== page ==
To summarize, the top row of Fig. 2 schematically illustrates the definitions of the five numerical models in two dimensions. With these basic minor structures defined quantitatively, it is straightforward to build fractal aggregates with these structures. First, idealized fractal aggregates with same-sized spheres in point contact are generated using a tunable cluster–cluster aggregation algorithm (Filippov et al., 2000). From the generated ideal aggregate, we modify each monomer with different minor structures as discussed above to develop the nonideal aggregates. The bottom row of Fig. 2 shows some examples of aggregates with minor structures, which are modified from ideal aggregates generated using fractal dimension and fractal prefactor of 1.8 and 1.2, respectively (Sorensen and Roberts, 1997; Sorensen, 2001; Kahnert and Devasthale, 2011). The aggregates with only 15 monomers are displayed to better highlight the details of minor structures in each case.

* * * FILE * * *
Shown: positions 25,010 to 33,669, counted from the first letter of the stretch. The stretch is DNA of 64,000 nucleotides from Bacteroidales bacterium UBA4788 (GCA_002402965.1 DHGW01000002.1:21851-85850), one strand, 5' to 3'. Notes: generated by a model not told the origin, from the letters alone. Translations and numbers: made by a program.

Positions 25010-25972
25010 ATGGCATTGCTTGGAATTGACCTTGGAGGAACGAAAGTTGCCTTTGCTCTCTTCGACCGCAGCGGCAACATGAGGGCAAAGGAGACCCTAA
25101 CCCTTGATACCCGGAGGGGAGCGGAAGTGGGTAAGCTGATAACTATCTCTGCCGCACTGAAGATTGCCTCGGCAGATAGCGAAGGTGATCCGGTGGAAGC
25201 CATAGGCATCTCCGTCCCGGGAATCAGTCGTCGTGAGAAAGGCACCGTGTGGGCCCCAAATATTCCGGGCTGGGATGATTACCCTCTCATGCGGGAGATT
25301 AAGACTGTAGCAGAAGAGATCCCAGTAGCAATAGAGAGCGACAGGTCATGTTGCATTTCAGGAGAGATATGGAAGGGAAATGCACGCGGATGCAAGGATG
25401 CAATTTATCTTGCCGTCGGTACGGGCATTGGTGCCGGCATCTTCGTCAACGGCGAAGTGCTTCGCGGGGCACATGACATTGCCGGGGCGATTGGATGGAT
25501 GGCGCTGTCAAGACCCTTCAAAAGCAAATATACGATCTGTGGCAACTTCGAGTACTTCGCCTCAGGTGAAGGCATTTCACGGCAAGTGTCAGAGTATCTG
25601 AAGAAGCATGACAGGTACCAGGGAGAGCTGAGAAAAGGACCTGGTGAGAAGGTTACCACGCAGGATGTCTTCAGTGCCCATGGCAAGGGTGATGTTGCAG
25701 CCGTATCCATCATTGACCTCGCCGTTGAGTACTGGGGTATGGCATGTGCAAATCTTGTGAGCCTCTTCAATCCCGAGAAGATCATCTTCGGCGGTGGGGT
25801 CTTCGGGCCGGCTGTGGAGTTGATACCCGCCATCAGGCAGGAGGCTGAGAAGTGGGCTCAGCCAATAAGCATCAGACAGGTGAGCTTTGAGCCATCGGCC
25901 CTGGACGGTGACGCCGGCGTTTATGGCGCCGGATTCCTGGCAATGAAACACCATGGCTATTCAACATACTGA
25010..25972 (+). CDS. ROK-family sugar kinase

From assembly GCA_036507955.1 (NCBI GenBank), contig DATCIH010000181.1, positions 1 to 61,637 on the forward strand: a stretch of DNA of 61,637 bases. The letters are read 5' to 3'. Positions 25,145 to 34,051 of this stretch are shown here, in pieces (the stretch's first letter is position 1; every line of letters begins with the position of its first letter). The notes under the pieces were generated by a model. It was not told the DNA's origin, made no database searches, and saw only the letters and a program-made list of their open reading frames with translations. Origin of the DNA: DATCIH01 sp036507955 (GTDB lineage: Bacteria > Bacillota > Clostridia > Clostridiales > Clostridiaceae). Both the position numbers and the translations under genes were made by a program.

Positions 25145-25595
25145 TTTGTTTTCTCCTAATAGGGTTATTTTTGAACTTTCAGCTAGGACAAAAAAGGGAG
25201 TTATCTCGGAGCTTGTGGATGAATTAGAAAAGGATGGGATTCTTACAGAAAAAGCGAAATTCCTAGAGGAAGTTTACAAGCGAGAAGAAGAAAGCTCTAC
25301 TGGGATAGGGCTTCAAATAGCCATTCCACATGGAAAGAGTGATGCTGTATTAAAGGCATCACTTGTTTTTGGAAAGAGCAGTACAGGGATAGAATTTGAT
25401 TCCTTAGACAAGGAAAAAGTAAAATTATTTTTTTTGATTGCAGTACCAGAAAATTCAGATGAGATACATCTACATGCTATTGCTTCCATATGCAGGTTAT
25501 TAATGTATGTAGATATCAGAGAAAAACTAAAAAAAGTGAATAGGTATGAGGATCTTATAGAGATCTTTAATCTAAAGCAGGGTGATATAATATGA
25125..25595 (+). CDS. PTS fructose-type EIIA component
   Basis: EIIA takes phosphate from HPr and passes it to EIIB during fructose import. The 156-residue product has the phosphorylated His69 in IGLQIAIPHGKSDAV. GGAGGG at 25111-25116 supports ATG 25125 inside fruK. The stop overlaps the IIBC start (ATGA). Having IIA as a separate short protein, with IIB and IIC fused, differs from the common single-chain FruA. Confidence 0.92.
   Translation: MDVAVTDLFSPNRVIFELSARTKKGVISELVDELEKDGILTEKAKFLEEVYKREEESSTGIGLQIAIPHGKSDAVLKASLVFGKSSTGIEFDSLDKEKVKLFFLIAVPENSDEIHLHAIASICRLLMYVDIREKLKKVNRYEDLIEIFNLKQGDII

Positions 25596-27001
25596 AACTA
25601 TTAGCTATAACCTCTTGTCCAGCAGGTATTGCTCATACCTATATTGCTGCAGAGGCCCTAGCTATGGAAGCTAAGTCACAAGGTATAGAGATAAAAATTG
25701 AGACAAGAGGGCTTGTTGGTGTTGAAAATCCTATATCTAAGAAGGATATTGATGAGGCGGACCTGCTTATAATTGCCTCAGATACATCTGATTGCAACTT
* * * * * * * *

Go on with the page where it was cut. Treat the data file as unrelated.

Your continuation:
Geometrically, different numerical models have to be developed for different minor structures, which make direct comparisons between these different minor structures challenging since these structures can lead to different effects on the optical properties and their effects are seemingly not directly comparable. Only when these minor structures are defined in a unified manner can their influences on the BC optical properties be quantitatively compared and the nature of their effects be better understood. For the five minor structures considered, five different dimensionless parameters are used to quantify them independently. To this end, we have to find a unified parameter that can be connected to the effects of all the five structures in order to quantify them. Considering that all minor structures influence not only the geometry but also overall particle volume/mass, we convert geometrical differences into volume/mass differences in this study. Thus, a unified parameter β, called the volume variation, is defined, and it simply represents the relative volume difference between an aggregate with minor structures and the corresponding perfect one: